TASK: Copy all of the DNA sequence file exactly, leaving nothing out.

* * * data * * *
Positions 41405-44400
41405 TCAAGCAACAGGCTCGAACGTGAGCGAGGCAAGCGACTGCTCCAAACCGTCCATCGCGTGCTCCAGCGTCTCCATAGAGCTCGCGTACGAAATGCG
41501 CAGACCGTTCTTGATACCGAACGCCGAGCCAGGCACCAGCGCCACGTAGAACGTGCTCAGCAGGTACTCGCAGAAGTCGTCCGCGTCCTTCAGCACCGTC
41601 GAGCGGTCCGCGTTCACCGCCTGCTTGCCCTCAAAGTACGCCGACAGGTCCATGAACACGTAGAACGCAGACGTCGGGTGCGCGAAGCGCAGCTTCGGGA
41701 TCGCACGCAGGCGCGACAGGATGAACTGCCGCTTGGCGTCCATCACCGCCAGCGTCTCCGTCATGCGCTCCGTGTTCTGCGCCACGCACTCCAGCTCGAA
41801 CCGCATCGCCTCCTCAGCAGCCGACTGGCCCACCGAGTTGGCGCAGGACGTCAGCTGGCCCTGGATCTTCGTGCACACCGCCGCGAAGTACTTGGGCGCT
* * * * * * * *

Positions 41405-44400
41405 TCAAGCAACAGGCTCGAACGTGAGCGAGGCAAGCGACTGCTCCAAACCGTCCATCGCGTGCTCCAGCGTCTCCATAGAGCTCGCGTACGAAATGCG
41501 CAGACCGTTCTTGATACCGAACGCCGAGCCAGGCACCAGCGCCACGTAGAACGTGCTCAGCAGGTACTCGCAGAAGTCGTCCGCGTCCTTCAGCACCGTC
41601 GAGCGGTCCGCGTTCACCGCCTGCTTGCCCTCAAAGTACGCCGACAGGTCCATGAACACGTAGAACGCAGACGTCGGGTGCGCGAAGCGCAGCTTCGGGA
41701 TCGCACGCAGGCGCGACAGGATGAACTGCCGCTTGGCGTCCATCACCGCCAGCGTCTCCGTCATGCGCTCCGTGTTCTGCGCCACGCACTCCAGCTCGAA
41801 CCGCATCGCCTCCTCAGCAGCCGACTGGCCCACCGAGTTGGCGCAGGACGTCAGCTGGCCCTGGATCTTCGTGCACACCGCCGCGAAGTACTTGGGCGCT